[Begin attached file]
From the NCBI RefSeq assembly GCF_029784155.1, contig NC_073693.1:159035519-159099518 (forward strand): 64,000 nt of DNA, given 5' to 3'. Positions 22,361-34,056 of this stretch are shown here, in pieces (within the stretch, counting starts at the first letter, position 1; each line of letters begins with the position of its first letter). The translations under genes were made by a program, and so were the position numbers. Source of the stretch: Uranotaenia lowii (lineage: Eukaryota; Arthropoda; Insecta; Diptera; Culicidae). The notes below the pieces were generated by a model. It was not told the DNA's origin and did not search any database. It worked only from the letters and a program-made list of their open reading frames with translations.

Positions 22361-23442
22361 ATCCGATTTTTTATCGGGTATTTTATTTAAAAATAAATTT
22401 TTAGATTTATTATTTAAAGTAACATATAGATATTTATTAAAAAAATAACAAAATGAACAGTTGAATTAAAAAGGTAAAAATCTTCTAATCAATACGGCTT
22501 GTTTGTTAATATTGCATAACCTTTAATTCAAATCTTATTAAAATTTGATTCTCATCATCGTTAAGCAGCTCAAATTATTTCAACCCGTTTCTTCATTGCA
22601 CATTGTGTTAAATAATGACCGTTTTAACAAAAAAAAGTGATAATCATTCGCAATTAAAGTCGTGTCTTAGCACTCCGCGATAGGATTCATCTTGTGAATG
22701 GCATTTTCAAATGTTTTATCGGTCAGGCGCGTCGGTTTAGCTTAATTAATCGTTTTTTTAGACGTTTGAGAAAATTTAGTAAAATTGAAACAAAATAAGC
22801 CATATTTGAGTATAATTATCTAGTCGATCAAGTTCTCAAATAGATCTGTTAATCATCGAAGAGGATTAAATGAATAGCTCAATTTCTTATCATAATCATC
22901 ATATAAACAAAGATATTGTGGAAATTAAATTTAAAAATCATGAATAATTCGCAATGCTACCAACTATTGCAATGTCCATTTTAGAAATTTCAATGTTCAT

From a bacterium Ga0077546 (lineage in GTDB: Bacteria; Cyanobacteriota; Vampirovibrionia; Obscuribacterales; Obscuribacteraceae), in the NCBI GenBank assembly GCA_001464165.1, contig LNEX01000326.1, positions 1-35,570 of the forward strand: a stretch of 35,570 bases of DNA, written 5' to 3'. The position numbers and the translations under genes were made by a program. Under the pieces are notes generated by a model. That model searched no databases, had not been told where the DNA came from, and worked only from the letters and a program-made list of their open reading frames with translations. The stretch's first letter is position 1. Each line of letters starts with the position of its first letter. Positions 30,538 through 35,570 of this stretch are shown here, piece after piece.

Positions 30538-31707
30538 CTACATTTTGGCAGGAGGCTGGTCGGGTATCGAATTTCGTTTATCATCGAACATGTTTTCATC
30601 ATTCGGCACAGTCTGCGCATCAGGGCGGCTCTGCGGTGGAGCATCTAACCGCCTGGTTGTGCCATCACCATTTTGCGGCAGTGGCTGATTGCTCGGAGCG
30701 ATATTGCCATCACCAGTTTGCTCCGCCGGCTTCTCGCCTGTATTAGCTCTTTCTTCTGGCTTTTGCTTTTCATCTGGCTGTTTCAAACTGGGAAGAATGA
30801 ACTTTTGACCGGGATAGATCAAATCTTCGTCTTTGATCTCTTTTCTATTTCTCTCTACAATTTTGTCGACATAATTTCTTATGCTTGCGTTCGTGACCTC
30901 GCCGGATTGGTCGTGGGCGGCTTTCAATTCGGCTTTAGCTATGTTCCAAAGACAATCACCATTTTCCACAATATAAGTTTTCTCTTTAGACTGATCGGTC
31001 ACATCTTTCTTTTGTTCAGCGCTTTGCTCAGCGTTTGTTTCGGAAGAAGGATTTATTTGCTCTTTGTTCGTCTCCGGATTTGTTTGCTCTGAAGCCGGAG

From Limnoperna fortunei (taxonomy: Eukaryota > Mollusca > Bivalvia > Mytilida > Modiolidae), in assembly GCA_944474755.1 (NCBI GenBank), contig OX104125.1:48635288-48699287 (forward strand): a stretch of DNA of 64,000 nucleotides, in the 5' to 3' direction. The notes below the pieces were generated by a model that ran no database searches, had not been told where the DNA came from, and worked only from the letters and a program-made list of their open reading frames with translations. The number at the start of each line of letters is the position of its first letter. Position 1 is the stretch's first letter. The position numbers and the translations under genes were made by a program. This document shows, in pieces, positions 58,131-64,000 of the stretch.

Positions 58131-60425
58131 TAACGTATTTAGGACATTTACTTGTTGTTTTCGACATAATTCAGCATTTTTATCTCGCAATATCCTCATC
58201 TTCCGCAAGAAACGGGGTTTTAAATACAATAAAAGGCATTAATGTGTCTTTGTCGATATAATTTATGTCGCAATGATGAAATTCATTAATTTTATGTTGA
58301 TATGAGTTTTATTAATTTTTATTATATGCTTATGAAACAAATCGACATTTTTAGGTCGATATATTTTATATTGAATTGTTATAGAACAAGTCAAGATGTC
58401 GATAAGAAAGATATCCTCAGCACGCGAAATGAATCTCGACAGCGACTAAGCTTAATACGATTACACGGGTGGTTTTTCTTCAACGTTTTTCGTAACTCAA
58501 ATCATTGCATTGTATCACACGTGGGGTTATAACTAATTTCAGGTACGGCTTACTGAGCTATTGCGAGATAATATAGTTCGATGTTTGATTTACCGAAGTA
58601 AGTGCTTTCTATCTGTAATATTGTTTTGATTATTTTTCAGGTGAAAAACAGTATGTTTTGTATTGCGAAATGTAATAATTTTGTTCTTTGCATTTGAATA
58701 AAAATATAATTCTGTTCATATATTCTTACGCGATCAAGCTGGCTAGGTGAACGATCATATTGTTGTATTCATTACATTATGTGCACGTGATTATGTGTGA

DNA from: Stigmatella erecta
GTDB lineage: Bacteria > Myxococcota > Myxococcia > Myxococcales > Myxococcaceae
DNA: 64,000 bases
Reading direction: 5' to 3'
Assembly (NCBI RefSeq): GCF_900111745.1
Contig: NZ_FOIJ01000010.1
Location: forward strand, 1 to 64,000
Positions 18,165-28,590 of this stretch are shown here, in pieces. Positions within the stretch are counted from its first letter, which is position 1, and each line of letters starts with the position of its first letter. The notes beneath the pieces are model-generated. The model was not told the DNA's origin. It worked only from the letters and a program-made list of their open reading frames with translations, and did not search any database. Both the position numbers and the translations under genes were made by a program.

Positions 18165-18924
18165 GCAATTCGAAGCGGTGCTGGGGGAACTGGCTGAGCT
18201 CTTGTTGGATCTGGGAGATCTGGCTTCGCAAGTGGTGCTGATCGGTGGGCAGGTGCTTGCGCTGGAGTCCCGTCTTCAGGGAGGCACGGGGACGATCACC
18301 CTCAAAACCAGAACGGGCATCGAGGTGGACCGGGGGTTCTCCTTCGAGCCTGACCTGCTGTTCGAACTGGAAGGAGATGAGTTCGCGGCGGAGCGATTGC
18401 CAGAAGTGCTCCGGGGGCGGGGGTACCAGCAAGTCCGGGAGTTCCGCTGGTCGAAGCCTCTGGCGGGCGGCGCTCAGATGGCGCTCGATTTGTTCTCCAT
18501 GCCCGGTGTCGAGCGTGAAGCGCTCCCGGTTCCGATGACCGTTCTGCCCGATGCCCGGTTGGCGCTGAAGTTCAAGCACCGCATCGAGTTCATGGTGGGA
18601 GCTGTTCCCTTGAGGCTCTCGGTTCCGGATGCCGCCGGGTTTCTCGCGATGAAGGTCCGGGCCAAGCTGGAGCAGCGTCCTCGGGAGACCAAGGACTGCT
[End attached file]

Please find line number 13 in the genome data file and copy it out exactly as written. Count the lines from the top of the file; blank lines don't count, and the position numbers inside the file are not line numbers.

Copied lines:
30601 ATTCGGCACAGTCTGCGCATCAGGGCGGCTCTGCGGTGGAGCATCTAACCGCCTGGTTGTGCCATCACCATTTTGCGGCAGTGGCTGATTGCTCGGAGCG